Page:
After digging around the web for a bit, I found Mary Masterson’s web sites that chronicle her life, with the Littrow Spectrograph project figuring prominently. (See my earlier post on High School Innovation for the initial story on Mary’s award-winning science fair project.)
She also has a more technically oriented site that describes her project in detail, including nice photos of her equipment in operation. The real beauty of her shining example is that Mary covers all the scientific bases from strong inquiry and innovation, disciplined and meticulous experimental techniques, strong communication and presentations skills (including web, paper, and poster publication), all the way to strong participation in the broader scientific community to learn from others at world-class institutions and share her ideas with mentors and peers.
One of the things I really love about Mary’s project is how she was able to assemble a first-rate solidly designed and constructed bit of scientific equipment for under $300. At first glance, the whole assembly looks like a bit of expensive commercial-grade laboratory equipment, but the reality is that Mary found many of these parts to be readily available in surplus equipment shops. A couple of used camera lenses, a pre-owned CCD camera and a laser were the big tickets that were all attached to some custom-machined base and mounting hardware. So in order to complete the project, Mary started with the theories, designed the physical system, machined the parts, assembled them, wrote software, managed the computer interface, data collection and analysis, and finally published the results.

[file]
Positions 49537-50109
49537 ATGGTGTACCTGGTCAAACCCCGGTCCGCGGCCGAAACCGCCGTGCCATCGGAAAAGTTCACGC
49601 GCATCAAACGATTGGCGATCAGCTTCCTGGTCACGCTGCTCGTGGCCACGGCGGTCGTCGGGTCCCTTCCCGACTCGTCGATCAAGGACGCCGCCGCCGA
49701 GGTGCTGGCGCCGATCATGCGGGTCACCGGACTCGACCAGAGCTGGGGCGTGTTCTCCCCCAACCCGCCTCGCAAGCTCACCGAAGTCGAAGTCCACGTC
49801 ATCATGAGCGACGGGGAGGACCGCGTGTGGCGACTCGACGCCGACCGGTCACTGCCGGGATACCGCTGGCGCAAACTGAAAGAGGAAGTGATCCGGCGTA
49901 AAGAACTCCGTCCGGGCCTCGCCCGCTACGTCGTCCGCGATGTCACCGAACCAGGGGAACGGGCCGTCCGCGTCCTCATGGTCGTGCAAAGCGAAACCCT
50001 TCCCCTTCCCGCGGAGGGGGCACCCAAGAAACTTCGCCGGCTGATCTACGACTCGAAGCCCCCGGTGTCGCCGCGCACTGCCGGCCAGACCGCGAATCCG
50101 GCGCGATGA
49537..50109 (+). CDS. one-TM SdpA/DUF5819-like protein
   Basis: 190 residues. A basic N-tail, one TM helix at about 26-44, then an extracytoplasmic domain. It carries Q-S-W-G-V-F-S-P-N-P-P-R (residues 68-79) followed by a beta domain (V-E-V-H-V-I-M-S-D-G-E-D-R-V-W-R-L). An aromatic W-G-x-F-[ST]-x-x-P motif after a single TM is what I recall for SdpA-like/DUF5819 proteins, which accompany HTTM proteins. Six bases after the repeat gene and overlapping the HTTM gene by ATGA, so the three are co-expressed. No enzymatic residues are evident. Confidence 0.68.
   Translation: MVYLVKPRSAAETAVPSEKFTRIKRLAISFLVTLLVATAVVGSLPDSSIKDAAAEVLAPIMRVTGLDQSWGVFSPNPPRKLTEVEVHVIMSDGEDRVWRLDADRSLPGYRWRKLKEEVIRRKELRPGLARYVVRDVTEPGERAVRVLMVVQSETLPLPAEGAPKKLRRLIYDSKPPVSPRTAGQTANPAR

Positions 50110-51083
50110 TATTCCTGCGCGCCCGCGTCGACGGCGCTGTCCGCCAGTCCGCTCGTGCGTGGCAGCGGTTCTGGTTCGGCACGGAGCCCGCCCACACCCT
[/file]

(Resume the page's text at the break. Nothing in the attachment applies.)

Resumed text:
A very complete package indeed.
The real shame, in light of this gold standard, is that most students are completely unaware that these sorts of opportunities exist and are open to any motivated applicant.